Everything (and everyone) is awesome at SHP
There is a two week period in the month of June when the energy shifts in the town of Holdrege. It has nothing to do with the familiar allure of summer like swimming at the public pool, passing by a lemonade stand, or grabbing a Dilly Bar at the Dairy Queen. This particular energy comes from something rooted in this region’s history and it takes the form of an assembly of high school kids that flock to a well-curated program that champions excellence, creativity, and empowerment.
Supported and sponsored by the local Educational Service Unit #11 based in Holdrege, SHP was created in 1978 by Gifted Education Director Cindy (Andersen) Claassen and ESU #11 Director Rod Smith. Her idea of implementing a summer curriculum that highlighted gifted students was based upon the concept of existing summer camps offered to kids who excelled in a certain area of interest. If you were looking for a basketball camp the options have often been plentiful. But what about students looking for a summer program focusing on subjects such as statistics, medicine, and creative writing?
Fun and learning rolled into one
With an initial four year grant from the Nebraska Department of Education, SHP began and flourished by offering gifted students an opportunity to spend two weeks during the summer studying a particular subject. The first classes offered were Art, Science (Astronomy), Math, Medical Science, Photojournalism, Social Sciences, Anthropology, and Writing. According to the book A Journey to the Past: A History of the Summer Honors Program 1978-2000, the evening activities during the inaugural year included “four nights of disco dancing and a Swedish night.”
Clearly these gifted kids knew how to study and party at the same time. I assume that tradition continues to ring true. Whenever you allow a kid to be surrounded by peers of the same exceptional caliber, good times will ensue.
Many things have changed since that first year. The concept has continued to excel beyond expectations. What started as an experimental concept to challenge 40 gifted students in eight specified classes has blossomed into a program now in its 38th year with 125 students in 12 courses taught by instructors from as far away as Algrad, Norway.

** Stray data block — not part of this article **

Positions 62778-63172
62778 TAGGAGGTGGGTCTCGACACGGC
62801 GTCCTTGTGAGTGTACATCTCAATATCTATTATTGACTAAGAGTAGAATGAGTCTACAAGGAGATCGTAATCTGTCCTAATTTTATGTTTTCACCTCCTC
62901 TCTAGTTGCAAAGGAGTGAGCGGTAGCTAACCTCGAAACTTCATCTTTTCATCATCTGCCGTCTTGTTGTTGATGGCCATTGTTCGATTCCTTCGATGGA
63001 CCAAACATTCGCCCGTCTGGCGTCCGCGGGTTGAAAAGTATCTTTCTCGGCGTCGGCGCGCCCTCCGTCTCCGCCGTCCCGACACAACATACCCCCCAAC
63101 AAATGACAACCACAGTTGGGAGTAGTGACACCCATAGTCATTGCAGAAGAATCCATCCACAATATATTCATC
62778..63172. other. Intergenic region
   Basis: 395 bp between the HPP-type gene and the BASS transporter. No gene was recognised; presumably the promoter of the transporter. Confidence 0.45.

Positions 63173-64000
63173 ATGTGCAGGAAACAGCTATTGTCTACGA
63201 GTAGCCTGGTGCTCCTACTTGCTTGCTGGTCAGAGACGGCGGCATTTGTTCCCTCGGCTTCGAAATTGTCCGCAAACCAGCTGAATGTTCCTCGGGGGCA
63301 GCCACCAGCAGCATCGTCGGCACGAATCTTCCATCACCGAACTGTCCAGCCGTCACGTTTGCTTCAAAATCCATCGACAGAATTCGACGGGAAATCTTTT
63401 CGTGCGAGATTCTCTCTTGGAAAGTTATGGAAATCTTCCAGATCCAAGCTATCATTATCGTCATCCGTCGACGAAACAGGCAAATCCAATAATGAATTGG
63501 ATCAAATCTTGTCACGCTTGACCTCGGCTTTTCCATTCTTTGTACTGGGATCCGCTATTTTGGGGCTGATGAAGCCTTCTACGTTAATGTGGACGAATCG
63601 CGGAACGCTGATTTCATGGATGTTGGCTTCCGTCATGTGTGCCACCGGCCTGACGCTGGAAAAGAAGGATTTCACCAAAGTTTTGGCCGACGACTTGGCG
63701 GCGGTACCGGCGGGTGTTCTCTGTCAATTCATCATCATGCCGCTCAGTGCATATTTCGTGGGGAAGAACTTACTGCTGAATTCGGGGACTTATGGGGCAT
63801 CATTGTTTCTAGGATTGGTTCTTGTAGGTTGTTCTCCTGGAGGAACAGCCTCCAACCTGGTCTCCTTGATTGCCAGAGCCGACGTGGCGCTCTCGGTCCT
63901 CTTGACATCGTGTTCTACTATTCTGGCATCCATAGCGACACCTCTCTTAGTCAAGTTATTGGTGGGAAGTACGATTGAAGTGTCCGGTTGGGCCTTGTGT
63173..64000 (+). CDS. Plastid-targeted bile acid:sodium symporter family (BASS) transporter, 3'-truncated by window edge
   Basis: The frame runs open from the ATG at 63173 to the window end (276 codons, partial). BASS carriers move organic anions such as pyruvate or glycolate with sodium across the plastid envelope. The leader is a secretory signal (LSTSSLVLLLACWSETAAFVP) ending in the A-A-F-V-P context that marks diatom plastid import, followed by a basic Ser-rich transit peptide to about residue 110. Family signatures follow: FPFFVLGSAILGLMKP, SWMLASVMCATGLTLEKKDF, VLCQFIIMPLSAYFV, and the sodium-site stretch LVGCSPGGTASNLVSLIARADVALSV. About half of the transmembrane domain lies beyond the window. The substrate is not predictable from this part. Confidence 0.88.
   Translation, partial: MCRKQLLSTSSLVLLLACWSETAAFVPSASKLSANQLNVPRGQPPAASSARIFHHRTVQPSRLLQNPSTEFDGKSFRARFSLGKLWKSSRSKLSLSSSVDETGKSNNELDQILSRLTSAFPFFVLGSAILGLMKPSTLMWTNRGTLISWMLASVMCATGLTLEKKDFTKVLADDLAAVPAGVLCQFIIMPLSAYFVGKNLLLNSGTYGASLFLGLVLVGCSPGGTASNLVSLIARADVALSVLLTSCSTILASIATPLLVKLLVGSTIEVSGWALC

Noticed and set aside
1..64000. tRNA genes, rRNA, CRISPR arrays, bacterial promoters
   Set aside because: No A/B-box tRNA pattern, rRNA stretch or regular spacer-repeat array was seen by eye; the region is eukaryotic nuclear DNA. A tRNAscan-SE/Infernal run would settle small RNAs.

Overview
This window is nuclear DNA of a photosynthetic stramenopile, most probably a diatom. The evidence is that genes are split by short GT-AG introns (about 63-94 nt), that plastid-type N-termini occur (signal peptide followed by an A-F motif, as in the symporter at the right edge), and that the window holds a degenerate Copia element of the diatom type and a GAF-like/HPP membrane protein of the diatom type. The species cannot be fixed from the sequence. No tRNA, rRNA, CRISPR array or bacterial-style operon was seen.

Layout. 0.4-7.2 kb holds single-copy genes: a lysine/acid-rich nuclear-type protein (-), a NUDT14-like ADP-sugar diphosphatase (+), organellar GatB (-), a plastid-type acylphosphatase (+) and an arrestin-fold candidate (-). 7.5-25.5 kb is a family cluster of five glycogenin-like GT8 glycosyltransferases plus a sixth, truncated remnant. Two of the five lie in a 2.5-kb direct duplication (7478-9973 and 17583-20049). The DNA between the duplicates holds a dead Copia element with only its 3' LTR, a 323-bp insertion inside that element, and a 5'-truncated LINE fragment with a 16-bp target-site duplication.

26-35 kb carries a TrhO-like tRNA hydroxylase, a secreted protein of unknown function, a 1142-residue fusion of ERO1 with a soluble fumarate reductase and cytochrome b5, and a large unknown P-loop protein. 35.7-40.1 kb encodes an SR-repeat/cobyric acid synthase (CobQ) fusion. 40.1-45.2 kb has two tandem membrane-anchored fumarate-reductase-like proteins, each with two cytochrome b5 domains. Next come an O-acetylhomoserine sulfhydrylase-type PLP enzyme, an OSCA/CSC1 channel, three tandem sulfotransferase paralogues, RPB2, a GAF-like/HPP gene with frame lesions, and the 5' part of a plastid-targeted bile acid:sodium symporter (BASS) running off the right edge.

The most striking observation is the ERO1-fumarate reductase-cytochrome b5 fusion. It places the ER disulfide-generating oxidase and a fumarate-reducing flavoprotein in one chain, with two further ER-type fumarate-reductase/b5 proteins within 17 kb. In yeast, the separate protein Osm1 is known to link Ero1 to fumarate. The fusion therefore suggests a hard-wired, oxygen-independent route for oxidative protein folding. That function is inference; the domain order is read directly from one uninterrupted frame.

Perhaps that is why the ESU #11 Summer Honors Program was recognized by the International Center for Gifted Education and Talent Development as one of the top gifted programs for rural students in the nation.
Rural region showcases young talent
The interesting thing about SHP is that it is exceptional for reasons far beyond its gifted attendees. Not only is it an opportunity for students to identify an area in which they excel, but it also allows a rural region to support and showcase a level of young talent that often goes unappreciated in most public school systems.
This year alone almost 600 students applied to participate in SHP. Once nominated by a teacher they had to take a test or submit portfolios in hopes of getting accepted into an area of advanced study. The classes offered this year include Art, Computer Science, Creative Writing, Drama, Film Production, Entrepreneurship, Logic, Mathematical Connections, and Social Science. Medical Science is also offered and students selected into this particular program will spend their first week at the University of Nebraska Medical Center in Omaha and then return to local hospitals for the remainder of the program. This year, SHP will be June 7-19.
Networking and traditions anchor the program
As with any endeavor spanning decades and influencing many people, networking and traditions are strongly rooted at SHP. An alumni association connects former attendees and the program has even relied upon its past participants to serve as instructors. This year four former students are returning to teach the next generation of gifted students.
SHP flourished for more than 26 years under the leadership of former Director of Gifted Education Tim Burke, but a new director took over the reins last year. Acting with the same dedication as her predecessor, Janelle Jack continues to offer a challenging program for the betterment of our gifted students.
During the two-week program based in Holdrege, students from thirteen school districts in southcentral and southwestern Nebraska congregate to learn advanced subject matter, to socialize with like-minded peers, and to immerse themselves in the community. Visiting students are housed with local residents and the public is encouraged to support the students and their work. Whether it’s the play performed by the Drama class, the items offered for sale by the Entrepreneurship students, or the downtown mural that is a continuing collaborative class effort, SHP students certainly leave their mark on the community.
However, it’s not solely their work that leaves an impression. It is their attitude that attributes to the overall energy of the program and that ultimately affects the community and beyond. The students have adopted a mantra from the YouTube phenomenon the VlogBrothers “Don’t forget to be awesome.”
And being awesome is what these students do best.